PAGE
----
FLSA Implications When Telecommuting Due to Illness

Q: I received an email from an employee stating that he is sick, but will be working from home.  Should I allow my employee to work remotely while sick?  What are the FLSA implications of allowing an employee to work from home while sick?

A: The practice of working remotely or telecommunicating has become increasingly popular given technological advancements like smart phones, videoconferencing, and instant messaging services.  While telecommuting provides several benefits for employers and employees, it can also create new challenges such as when employees opt to work from home while sick.

The Fair Labor Standards Act (FLSA), requires employers to pay employees for all time spent completing productive work, regardless if the employer knew that the work was being performed. Although this rule applies to both exempt and non-exempt employees, an employee’s exempt status determines how one’s payment will be calculated when he or she is working from home while sick.

If an exempt employee works remotely while sick, then the employer must pay the employee for a whole day of work, even if the employee only works for an hour or two. However, if a non-exempt employee works from home while sick, then the employer is only required to pay the employee for the actual amount of time worked.  Thus, under the FLSA, even if an employer prohibits employees from working from home while sick, employees must be paid for any productive work they complete.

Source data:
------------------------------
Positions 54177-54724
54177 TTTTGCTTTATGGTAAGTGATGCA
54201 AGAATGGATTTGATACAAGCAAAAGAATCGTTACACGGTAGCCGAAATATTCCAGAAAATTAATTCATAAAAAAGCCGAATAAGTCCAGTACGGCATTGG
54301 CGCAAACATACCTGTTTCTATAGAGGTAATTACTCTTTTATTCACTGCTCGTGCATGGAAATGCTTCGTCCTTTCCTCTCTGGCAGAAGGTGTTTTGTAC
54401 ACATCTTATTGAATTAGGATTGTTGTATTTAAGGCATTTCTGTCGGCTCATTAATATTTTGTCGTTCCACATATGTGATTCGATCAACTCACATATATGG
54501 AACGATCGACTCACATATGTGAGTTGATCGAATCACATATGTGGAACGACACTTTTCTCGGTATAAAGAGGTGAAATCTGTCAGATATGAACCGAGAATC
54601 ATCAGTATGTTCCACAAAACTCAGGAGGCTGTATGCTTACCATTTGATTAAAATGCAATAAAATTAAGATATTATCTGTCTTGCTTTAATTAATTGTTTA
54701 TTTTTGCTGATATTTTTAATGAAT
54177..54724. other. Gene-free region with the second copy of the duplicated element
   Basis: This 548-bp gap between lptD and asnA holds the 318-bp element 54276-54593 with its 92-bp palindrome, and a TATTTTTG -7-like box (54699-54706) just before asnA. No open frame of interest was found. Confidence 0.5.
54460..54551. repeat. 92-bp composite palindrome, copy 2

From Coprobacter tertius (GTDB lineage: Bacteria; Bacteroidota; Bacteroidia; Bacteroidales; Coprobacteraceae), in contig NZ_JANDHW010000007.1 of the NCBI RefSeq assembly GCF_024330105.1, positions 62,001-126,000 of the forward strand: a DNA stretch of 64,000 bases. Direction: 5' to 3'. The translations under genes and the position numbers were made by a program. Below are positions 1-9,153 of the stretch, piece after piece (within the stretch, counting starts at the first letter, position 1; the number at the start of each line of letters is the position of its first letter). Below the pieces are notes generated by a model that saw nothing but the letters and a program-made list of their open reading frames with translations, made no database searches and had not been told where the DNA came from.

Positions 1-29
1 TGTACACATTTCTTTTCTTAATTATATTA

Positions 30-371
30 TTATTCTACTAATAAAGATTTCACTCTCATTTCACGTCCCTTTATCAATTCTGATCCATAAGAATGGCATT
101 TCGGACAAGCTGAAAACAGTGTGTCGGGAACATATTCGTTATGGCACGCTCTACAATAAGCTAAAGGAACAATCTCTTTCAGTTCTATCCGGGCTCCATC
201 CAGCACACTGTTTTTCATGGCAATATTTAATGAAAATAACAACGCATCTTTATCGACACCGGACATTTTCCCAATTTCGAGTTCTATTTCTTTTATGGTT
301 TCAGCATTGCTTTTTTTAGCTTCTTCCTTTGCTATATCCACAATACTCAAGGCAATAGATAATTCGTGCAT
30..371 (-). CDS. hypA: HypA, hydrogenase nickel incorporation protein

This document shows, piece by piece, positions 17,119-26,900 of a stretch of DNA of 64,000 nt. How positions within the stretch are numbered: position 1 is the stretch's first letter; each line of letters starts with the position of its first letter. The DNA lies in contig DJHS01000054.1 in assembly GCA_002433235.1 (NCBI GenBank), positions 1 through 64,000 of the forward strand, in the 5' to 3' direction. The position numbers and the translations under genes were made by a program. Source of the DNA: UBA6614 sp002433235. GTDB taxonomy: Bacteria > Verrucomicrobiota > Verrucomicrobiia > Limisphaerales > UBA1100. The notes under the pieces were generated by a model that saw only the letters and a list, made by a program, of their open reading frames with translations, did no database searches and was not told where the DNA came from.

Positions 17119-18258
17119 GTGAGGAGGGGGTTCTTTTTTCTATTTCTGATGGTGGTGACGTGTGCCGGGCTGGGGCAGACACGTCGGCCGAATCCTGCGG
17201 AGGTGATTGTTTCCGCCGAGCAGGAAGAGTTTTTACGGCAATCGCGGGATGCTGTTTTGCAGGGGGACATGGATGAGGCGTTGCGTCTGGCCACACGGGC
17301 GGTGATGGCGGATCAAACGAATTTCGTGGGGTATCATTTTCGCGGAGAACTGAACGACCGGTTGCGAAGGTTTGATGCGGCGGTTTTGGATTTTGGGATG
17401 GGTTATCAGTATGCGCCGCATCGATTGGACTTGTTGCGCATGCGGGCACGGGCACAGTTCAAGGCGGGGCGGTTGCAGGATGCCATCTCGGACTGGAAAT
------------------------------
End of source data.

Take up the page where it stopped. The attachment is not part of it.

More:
Whether a company should allow its employees to work remotely while sick depends on a number of factors, including but not limited to the extent of the employee’s sickness and the nature of the employee’s work. For example, working from home with a sprained ankle is different from working with the flu.  Moreover, certain jobs do not lend themselves to working from home, such as face-to-face customer service, working a cash register, working at a food establishment or a construction site.

If an employer decides to allow employees to work from home when they are sick, it is recommended that the employer create and implement a remote work sick policy. This policy should discuss when a sick employee can work from home, which positions the policy applies to, the types of assignments that can be worked on (i.e. responding to emails, or participating in conference calls), and how employees should track their time.  It is also recommended that the employer include language in the policy that gives it the discretion to limit an employee’s ability to work from home if the employee submits subpar work.  If an illness turns into a qualified disability under the ADA, the employer would need to engage in the interactive process to determine whether a telecommuting arrangement would be a reasonable accommodation.  For more information on telecommuting as a reasonable accommodation, see our blog post here.

For assistance drafting a remote work sick policy, contact a labor and employment attorney.

– Renee C. Manson